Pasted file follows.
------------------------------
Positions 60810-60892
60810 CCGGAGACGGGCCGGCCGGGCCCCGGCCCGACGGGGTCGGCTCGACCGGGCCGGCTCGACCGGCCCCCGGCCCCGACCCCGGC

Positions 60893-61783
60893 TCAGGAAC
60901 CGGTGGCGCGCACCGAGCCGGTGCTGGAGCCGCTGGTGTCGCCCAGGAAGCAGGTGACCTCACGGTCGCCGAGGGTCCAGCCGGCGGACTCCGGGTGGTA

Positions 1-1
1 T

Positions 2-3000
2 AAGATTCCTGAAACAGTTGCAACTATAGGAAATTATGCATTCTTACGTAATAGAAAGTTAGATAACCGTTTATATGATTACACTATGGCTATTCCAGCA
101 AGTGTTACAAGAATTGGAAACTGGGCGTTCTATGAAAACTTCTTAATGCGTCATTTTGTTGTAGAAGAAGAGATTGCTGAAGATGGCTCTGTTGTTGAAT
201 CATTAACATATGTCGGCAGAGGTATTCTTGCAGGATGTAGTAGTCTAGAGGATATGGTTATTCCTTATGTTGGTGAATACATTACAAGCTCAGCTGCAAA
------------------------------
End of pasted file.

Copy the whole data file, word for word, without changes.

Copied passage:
Positions 60810-60892
60810 CCGGAGACGGGCCGGCCGGGCCCCGGCCCGACGGGGTCGGCTCGACCGGGCCGGCTCGACCGGCCCCCGGCCCCGACCCCGGC

Positions 60893-61783
60893 TCAGGAAC
60901 CGGTGGCGCGCACCGAGCCGGTGCTGGAGCCGCTGGTGTCGCCCAGGAAGCAGGTGACCTCACGGTCGCCGAGGGTCCAGCCGGCGGACTCCGGGTGGTA

Positions 1-1
1 T

Positions 2-3000
2 AAGATTCCTGAAACAGTTGCAACTATAGGAAATTATGCATTCTTACGTAATAGAAAGTTAGATAACCGTTTATATGATTACACTATGGCTATTCCAGCA
101 AGTGTTACAAGAATTGGAAACTGGGCGTTCTATGAAAACTTCTTAATGCGTCATTTTGTTGTAGAAGAAGAGATTGCTGAAGATGGCTCTGTTGTTGAAT
201 CATTAACATATGTCGGCAGAGGTATTCTTGCAGGATGTAGTAGTCTAGAGGATATGGTTATTCCTTATGTTGGTGAATACATTACAAGCTCAGCTGCAAA